If you do blog, what to talk about? I personally don't like to read about an author's angst (I have my own), but if they have something that enhances their books, I might take a look. I mostly post about the history and time period I write about. I consider it a gift to my readers and followers, but if I'm working on a new book, it gets pretty short shrift. I figure they'd rather get a new book, than a new post.

As with all questions here, there is no "right" answer. What works for one, doesn't always for another. There are lots of folks who do like to follow the inner workings of the creative process and the arcane nature of the publishing world. So, do what excites you and your enthusiasm will come through in your writing. You'll find an audience...or not. But if you're having a good time blogging, it won't matter which. If you're not having a good time...don't do it.

7LMHTWB
Mar 31, 2012, 2:20pm Top

>5 JohnnyRay: I hate to tell you this, but as a reader, I agree with Randy.

I love to read Margaret Atwood and Salman Rushdie but honestly, I would never follow a blog about their personal lives. Part of it is because I'd rather be reading their books than read about whether they like Darjeeling or jasmine tea (made that up -- I know nothing about either's tea likes/dislikes). The other part of the problem is that sometimes too much knowledge about the author ruins the author's books.

8GaryBabb
Apr 1, 2012, 9:00pm Top

#7

I can relate about knowing too much about an author spoils the mystic of the author. I have travels the SciFi convention circuit and met many authors, some I wish I hadn't. In real life some turned out to be real a--holes.

9EllenEkstrom
Apr 1, 2012, 11:25pm Top

All I write about at my writing blog is what I'm writing about, or reading, the craft of writing as I apply it, the good days and bad days, sharing reviews of my work, and, I also post reviews of the books I'm reading. I'll comment on my life, such as it is, if I've borrowed an incident and thrown it into a plot. Mostly, I back off from that out of respect to my family and to protect the privacy of my three children and significant other.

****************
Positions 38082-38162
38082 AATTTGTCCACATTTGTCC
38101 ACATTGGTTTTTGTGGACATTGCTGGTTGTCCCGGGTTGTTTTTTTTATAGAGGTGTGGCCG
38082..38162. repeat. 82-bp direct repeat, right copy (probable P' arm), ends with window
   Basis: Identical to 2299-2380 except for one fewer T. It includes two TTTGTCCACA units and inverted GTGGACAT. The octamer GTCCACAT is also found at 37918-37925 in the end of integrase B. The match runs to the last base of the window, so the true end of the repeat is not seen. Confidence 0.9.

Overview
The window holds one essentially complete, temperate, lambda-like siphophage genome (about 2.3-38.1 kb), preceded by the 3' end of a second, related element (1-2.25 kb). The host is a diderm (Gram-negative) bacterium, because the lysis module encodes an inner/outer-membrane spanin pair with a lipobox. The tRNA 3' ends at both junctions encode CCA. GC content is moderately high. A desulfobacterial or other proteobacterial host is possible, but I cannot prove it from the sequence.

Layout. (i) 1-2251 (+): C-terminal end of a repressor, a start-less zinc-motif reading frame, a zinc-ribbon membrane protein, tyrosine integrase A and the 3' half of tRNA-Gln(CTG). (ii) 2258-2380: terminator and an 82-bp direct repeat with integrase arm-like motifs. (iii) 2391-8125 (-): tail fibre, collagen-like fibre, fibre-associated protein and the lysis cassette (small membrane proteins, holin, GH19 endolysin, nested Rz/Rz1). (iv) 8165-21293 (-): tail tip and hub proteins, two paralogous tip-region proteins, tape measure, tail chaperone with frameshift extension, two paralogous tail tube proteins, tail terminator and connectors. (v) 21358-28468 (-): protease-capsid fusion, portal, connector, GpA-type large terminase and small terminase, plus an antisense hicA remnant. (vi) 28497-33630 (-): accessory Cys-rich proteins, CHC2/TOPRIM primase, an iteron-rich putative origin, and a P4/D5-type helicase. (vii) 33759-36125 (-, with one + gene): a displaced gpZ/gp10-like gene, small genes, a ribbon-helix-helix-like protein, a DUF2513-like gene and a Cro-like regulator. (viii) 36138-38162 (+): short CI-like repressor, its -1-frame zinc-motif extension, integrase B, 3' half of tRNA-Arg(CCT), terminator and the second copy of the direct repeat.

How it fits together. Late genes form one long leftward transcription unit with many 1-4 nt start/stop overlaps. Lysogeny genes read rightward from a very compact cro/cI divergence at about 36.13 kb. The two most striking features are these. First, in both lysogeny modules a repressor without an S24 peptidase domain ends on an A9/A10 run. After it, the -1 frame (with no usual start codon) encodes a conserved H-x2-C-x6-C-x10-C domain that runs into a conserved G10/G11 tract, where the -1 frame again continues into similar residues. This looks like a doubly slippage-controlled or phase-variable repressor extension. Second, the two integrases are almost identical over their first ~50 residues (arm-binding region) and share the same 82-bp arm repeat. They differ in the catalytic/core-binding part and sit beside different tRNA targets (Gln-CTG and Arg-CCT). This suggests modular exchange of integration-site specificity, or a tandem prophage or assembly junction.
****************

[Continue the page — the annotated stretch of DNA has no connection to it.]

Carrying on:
10reading_fox
Apr 3, 2012, 5:33am Top

As an example, a new post here has recently gone up. If I'd been following an author's blog, this would have been exactly the sort of story I'd have been interested in. It lets me know why I haven't been able to get hhol do fht enext book that I'd have been waiting for, whilst at the same time informing me of the kind of trials authors get put through.

11Uvi_Poznansky
Edited: Apr 19, 2012, 9:25pm Top

I would add anything about your creativity in writing and any other areas of interest. That's what I do in my blog, http://uviart.blogspot.com .

12EllenEkstrom
Apr 20, 2012, 11:04am Top

Uvi, thanks for your comment - I never thought of adding my areas of interest that wind up in my writing in my blog.

Lately, being sick with the cold from hell and writer's block, I've just been playing Wind Up Knight and Angry Birds, and just barely writing...